St. Johns County commission chair considering referendum for sales tax increase

Announcement came ahead of passionate public commentary during commission workshop addressing county’s rapid growth

The St. Johns County Board of County Commissioners could consider a referendum for a sales tax increase from 6.5 cents to 7.5 cents, commission Chair Henry Dean said Tuesday.

ST. AUGUSTINE, Fla. – The St. Johns County Board of County Commissioners could consider a referendum for a sales tax increase from 6.5 cents to 7.5 cents, commission Chair Henry Dean said Tuesday.

Dean made the announcement on “The Morning Show,” saying he had thought about that option but had not talked about it publicly or discussed it with the commission.

“We can put on the ballot a referendum where the voters can vote up or down — yes or no — on an increase in the sales tax,” Dean said.

Henry Dean, chairman of the St. Johns County Board of County Commissioners, joins us to dig into the dramatic growth of St. Johns County and its impact on the people who live there.

The disclosure came ahead of a commission workshop Tuesday morning addressing the county’s rapid growth.

St. Johns County resident Steve Lacy said that may be the only option.

“Nobody wants to pay more taxes, but frankly I don’t know how we’re going to be able to afford it,” Lacy said.

According to the 2020 census, between 2010 and 2020, St. Johns County grew by nearly 44%. It is one of the fastest-growing counties in the U.S. and the second-fastest growing county in Florida.

RELATED: St. Johns County plans to add 120 portable classrooms next school year as growth continues | This northwest St. Johns County development will be home to the district’s next new school

As Tuesday’s presentation from the commission got underway, commissioners reiterated the growth in the number of people and approved developments. But one of the biggest takeaways from the presentation was that there are 13 deficient county roads in St. Johns County — which would cost the county around $155 million to fix.

Dozens of St. Johns County residents spoke out during public commentary, saying there are a number of reasons why growth needs to slow down.

“Perhaps the vast majority of St. Johns County residents don’t want to see a lot more development, especially at the rapidity we have seen,” said one woman, followed by a round of applause.

Several people talked about the increase in traffic, there not being enough parks and also how they said the development has an impact on their quality of life.

“I urge you to resolve existing infrastructure problems, especially the traffic, before they give further development,” said St. Johns County resident Doris Taylor.

St. Johns County resident Mark Genezier said: “Traffic is everywhere. It’s really changed the complexion of our community.”

Genezier and his wife protested outside the County Auditorium building. As veterinarians, they said the tree removal to make way for development is harming animals.

“We’ve seen the trajectory of what development does both to the local wildlife and we’ve seen what it does to the surroundings,” Genezier said. “If you drive down some of those roads in the county, what used to be forests and woods are now clear cut where they just come in and everything on the property is taken to the ground.”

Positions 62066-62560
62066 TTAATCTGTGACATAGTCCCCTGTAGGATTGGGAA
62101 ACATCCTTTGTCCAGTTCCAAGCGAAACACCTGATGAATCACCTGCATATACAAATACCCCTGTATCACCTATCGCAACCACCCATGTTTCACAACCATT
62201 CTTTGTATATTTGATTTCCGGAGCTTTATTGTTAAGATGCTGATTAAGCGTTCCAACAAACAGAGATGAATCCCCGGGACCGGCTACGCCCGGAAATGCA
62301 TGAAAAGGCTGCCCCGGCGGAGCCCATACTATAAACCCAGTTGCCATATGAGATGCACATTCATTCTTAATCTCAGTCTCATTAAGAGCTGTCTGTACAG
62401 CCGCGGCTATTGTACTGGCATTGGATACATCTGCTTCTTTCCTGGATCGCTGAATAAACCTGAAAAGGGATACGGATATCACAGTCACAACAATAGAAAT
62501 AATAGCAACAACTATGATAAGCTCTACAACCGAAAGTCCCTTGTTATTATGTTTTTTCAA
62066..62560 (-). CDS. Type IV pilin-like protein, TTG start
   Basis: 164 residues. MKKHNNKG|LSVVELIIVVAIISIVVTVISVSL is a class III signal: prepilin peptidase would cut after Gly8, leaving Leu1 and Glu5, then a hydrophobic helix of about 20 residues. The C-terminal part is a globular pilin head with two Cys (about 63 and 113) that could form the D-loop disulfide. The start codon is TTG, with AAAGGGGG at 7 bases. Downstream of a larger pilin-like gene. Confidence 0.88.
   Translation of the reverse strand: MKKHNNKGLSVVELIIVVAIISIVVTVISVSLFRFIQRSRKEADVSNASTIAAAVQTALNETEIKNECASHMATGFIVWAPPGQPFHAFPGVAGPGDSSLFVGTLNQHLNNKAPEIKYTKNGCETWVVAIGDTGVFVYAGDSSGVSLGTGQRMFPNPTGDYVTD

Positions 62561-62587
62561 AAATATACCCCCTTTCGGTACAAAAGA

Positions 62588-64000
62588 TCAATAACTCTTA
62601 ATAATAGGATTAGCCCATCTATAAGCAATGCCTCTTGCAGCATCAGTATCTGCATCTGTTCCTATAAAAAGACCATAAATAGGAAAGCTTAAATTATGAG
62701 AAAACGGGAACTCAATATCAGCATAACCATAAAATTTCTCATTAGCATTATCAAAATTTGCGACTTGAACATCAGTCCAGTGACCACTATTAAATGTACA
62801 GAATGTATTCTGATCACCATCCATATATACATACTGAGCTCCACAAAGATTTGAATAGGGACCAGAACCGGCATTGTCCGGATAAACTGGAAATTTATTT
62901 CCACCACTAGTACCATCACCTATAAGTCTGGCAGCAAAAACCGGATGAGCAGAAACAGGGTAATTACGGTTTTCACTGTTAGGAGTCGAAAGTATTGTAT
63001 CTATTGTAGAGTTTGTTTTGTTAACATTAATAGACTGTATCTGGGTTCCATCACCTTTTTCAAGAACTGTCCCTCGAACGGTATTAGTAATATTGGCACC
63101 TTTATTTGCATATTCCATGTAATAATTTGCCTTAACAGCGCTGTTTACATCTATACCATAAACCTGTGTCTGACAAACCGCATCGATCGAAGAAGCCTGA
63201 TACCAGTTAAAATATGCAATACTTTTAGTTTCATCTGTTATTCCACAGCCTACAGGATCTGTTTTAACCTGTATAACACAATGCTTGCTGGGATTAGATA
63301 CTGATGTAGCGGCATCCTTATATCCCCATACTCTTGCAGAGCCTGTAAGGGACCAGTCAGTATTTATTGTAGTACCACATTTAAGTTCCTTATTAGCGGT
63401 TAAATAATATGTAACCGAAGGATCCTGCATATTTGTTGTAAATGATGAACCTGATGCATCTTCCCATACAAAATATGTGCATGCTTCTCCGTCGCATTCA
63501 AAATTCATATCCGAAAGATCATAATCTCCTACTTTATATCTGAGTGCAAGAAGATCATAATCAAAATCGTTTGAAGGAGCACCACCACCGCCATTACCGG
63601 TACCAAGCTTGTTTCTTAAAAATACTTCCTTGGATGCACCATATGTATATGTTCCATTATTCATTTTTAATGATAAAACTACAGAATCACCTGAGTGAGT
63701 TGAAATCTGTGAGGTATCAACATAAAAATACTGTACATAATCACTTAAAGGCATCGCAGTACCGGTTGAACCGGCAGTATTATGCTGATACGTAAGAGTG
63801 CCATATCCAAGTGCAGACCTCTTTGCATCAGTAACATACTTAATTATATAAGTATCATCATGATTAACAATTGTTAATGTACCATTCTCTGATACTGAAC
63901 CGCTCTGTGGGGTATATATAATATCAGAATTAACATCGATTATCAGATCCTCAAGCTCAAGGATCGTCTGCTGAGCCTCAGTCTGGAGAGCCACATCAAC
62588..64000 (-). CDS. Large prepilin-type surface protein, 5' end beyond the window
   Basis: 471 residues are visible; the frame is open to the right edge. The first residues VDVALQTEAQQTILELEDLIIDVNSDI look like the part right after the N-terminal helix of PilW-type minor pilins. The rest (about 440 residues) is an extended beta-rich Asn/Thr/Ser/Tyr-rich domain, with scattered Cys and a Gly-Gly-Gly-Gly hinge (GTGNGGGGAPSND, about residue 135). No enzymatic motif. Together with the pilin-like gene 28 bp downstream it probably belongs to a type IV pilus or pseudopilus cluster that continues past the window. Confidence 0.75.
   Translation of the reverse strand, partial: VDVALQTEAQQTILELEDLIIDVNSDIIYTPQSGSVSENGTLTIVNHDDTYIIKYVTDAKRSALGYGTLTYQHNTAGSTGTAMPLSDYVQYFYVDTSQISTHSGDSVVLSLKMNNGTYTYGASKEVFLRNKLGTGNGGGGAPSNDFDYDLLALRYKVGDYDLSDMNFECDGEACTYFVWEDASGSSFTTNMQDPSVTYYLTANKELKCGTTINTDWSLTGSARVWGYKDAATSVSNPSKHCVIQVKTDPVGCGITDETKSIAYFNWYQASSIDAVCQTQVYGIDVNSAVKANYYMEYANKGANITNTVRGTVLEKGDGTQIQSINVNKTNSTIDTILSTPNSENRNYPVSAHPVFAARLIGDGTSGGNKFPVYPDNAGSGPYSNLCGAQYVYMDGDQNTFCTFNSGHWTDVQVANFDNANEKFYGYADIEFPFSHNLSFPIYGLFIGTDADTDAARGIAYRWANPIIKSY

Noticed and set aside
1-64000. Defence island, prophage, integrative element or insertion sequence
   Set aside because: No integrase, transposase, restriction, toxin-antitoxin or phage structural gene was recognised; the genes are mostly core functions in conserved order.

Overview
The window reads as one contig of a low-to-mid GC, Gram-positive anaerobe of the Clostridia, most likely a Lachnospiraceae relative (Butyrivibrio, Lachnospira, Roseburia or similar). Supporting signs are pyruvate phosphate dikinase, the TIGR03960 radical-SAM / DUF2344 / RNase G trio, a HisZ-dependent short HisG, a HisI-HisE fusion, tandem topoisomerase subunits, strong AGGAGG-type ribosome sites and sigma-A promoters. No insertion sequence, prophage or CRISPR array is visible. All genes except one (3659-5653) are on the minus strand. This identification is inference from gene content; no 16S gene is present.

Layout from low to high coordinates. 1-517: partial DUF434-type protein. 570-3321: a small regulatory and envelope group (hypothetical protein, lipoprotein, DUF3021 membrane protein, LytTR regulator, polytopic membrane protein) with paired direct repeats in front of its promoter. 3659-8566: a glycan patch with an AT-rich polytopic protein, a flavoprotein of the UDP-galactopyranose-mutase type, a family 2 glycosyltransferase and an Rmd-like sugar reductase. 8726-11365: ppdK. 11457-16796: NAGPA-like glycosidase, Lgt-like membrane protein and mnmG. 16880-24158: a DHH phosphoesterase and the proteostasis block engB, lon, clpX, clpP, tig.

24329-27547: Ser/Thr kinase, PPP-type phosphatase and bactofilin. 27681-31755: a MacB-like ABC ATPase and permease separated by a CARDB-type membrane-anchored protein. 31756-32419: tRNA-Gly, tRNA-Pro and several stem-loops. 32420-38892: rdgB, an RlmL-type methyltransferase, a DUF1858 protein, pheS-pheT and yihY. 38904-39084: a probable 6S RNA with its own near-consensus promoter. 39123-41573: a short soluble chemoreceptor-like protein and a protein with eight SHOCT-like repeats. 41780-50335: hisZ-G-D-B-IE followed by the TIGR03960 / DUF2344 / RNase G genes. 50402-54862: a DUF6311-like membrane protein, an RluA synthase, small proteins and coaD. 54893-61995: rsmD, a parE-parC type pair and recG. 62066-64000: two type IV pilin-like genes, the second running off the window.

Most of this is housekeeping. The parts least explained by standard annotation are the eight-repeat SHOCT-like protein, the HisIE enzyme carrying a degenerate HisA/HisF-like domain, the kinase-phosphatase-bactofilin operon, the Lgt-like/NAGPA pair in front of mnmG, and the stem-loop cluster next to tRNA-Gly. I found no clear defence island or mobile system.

Speakers inside the auditorium also called for the commission to protect the county’s green spaces.

“Please don’t underestimate how urgently your constituents want to see you slow down our county’s growth,” said one St. Johns County resident who spoke. “We see rural and agricultural land being converted to residential and commercial at an alarming rate.”

The St. Johns County Board of County Commissioners on Tuesday heard from residents about problems that they say the county’s growth is causing.

Another growth problem is the pace at which the county is hiring new employees and keeping them. A fast-growing county also needs fast-growing law enforcement, transportation, schools, health services, infrastructure and other services. Several of the speakers placed the blame for the backlog of growth management on the county’s commissioners, accusing the leaders of recklessly green-lighting development projects without keeping pace with all that growth.

“I encourage St. Johns County Growth Management to become proactive rather than reactive. I also encourage this department to work holistically with other departments so that a common vision for the county converges,” said Carol Anderson, with North Beach Community Alliance.

It also came out at the workshop that the commission has already approved more development.

Last year, the county approved permits for 820 single-family homes. That’s said to be a record for the building department’s whole history, and the county keeps growing. In December, the Silverleaf community was approved for an expansion that would add 2,394 acres and up to 5,600 more housing units. There’s also Grand Cypress, a development going up on the bestbet gambling spot.

Commissioner Ray Blocker also said during the workshop that the county should consider restructuring the commission itself, expanding the five-member panel to better fit a growing county.

A couple of St. Johns County residents also pointed out that the surrounding six counties are also seeing significant growth — it’s just that St. Johns County was growing the fastest. They said figuring out a solution only in St. Johns County won’t solve anything and called for the commissioners to work with the leaders in those other counties on a bigger-picture strategy for growth management.

No decisions were made by the commission on Tuesday.


About the Authors:

Ashley Harding joined the Channel 4 news team in March 2013 and reports every weekday for The Morning Show.

Joe covers education and breaking news. He is a frequent contributor to the News4Jax I-team and Trust Index coverage.